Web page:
Caller: Can you give me his address?

Beattie: I’m afraid I can’t.

Caller: But he will be there?

Beattie: I can’t say. He may or may not. If he is coming, he will be here shortly. I suggest you ring up later.

Caller: Oh no, I can’t, I’m too busy; I’ve got my girl’s twenty-first birthday party on and I want to see Mr. Wallace on a matter of a business. It’s something in the nature of his business.

The caller then asks Beattie to pass on a message to Mr. Wallace for him, requesting that Wallace visit him the following night at 19.30, giving his name and address as:

R. M. Qualtrough
25 Menlove Gardens East,
Mossley Hill

At around 19:45 William arrived at the chess club. There is a rule at the club that those who arrive after 19:45 can be penalised, with matches sometimes starting earlier than this time – albeit reports indicate this rule was not strictly adhered to.

Wallace’s opponent F. C. Chandler did not show up that night, so James Caird who had seen Wallace arrive offered him a friendly game. Wallace refused this match (James Caird was in a higher chess league than Wallace), instead settling into a tournament game against a Mr. McCartney who he had previously missed a match with and needed to play off. James Caird then walked over to Mr. Beattie’s table. When Beattie noticed Caird he asked him for William’s address, only to be told that Wallace had in fact arrived at the club and was just about to start a match against McCartney.

Upon hearing this news, Beattie approaches Wallace (who seemed very focused on the game) and relays the strange message to him after rousing his attention. Wallace seems puzzled:

William: Qualtrough? Qualtrough? Who is Qualtrough?

Beattie: Well, if you don’t know who he is, then I do not.

William: I don’t know the chap. Where is Menlove Gardens East? Is it Menlove Avenue?

Beattie: No, Menlove Gardens East.

William: Where is Menlove Gardens East?

Beattie: Wait a moment, I’ll see whether Deyes (another member of the chess club who lived in that district) knows (he did not).

A schedule showing the dates players are due to attend the club. This was displayed very publicly on a noticeboard at the café.

Wallace copied the details into his diary from an envelope Mr. Beattie had etched the name and address onto, writing the word EAST in block capitals.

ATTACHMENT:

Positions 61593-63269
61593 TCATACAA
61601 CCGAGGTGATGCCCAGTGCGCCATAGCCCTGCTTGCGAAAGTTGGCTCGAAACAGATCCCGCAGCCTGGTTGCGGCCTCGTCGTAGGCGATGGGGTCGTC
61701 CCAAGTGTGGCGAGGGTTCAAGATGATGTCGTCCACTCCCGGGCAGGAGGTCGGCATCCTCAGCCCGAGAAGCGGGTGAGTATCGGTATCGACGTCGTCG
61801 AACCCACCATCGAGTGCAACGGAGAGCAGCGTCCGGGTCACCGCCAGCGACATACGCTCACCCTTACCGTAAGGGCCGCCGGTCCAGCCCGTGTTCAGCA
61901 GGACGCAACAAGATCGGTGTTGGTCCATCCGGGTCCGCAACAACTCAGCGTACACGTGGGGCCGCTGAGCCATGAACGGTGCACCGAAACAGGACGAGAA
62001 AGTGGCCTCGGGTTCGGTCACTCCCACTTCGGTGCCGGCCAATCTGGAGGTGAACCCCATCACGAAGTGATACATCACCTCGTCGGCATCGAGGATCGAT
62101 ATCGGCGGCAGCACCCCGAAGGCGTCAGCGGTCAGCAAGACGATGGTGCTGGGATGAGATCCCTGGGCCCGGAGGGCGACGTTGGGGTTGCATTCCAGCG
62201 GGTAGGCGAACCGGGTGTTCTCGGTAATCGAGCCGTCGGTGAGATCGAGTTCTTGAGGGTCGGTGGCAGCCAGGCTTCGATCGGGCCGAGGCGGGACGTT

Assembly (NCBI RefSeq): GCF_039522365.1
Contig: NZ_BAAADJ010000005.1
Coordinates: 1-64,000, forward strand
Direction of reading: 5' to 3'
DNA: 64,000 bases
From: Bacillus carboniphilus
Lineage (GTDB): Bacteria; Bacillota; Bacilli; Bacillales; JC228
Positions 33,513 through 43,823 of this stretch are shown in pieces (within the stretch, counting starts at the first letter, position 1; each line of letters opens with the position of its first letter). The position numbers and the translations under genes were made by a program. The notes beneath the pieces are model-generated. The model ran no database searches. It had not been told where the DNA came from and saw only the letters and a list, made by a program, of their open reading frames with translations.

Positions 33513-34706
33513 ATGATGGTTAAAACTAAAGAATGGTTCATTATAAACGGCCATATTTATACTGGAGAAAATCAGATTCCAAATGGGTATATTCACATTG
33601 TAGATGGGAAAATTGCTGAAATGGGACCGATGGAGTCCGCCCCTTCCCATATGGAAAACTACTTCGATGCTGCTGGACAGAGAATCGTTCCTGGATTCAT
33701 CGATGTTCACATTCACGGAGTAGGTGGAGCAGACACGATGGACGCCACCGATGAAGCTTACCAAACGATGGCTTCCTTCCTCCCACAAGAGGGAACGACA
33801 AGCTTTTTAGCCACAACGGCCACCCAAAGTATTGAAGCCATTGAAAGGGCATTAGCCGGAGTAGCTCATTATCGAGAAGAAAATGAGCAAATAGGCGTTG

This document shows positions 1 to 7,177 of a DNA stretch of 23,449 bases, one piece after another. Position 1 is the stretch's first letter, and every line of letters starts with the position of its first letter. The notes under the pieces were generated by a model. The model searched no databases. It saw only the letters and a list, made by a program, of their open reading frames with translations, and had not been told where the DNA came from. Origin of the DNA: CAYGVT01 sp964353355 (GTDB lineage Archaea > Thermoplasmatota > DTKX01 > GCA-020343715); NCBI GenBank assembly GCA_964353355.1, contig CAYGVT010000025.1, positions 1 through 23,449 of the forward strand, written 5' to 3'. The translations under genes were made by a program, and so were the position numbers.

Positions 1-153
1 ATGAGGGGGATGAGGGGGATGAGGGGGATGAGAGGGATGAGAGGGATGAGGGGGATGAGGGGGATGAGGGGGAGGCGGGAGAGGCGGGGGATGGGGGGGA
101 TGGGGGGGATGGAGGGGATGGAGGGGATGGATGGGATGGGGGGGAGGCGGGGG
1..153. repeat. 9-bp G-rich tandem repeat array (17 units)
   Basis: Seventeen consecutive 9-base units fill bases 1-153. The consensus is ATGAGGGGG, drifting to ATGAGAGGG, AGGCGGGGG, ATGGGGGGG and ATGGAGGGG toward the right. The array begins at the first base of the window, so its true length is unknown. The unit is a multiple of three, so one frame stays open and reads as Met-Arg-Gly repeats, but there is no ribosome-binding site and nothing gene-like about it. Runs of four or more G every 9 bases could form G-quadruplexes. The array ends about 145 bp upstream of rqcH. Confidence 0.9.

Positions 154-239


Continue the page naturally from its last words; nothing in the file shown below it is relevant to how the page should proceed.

Beattie knew of Menlove Avenue West (sic) but not Menlove Gardens East. Deyes had heard of Menlove Gardens North, South, and West, but had not heard of East. But it was agreed upon that it would surely be in that district. McCartney asked for Wallace’s address so as to advise him of a suitable route he could take, and others chimed in with their own suggestions.

Wallace, however, confidently stated that he “belonged to Liverpool” and could inquire once he got into the general area.

Menlove Avenue is a rather well known road in the Mossley Hill area, running alongside Calderstone’s Park which William occasionally visited with Julia to see the roses. Menlove Gardens is a triangle of three residential streets, those being Menlove Gardens North, South and West respectively. Considering that many new streets were being built around that time and people of the 1930’s lacked the luxury of Google Maps, one might be fooled into thinking Menlove Gardens East was a new street which would be somewhere in the general vicinity of Menlove Avenue/Menlove Gardens.

Here’s the kicker: There isn’t (and still isn’t) any such place as Menlove Gardens East, and there was no R. M. Qualtrough. Whoever had placed the call was apparently sending Wallace on an impossible journey to meet a man who doesn’t exist at an address that doesn’t exist.